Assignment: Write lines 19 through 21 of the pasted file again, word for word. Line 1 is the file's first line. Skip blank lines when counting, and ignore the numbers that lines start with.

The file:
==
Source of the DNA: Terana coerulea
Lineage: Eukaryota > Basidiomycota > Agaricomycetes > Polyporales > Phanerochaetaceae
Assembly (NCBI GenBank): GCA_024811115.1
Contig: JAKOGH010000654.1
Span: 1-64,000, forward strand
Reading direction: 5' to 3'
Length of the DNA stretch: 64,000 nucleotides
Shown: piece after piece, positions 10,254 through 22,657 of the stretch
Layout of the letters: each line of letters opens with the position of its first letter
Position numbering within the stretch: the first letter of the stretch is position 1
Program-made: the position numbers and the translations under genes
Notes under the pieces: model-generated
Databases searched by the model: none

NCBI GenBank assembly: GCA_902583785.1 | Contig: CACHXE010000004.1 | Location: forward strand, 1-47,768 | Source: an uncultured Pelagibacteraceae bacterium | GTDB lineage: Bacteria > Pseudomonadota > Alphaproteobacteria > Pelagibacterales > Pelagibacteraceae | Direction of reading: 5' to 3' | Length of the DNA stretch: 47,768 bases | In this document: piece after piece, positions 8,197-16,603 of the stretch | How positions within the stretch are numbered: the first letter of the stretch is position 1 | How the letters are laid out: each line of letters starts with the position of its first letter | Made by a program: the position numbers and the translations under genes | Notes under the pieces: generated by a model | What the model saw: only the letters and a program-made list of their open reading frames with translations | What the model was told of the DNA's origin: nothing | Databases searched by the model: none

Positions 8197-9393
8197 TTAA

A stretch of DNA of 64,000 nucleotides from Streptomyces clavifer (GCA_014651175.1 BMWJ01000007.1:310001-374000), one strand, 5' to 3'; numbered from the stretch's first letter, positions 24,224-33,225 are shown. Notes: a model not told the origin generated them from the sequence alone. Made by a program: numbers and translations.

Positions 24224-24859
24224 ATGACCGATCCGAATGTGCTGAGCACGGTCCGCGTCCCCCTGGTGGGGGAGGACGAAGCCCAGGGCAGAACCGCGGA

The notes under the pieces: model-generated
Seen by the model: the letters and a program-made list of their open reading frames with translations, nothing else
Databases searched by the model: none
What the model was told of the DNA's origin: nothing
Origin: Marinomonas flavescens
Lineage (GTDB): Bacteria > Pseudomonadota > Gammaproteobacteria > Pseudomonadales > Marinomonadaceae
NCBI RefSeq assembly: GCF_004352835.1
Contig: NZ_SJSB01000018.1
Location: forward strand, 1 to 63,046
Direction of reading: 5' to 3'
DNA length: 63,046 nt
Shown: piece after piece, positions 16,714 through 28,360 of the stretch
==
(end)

24224 ATGACCGATCCGAATGTGCTGAGCACGGTCCGCGTCCCCCTGGTGGGGGAGGACGAAGCCCAGGGCAGAACCGCGGA

The notes under the pieces: model-generated
Seen by the model: the letters and a program-made list of their open reading frames with translations, nothing else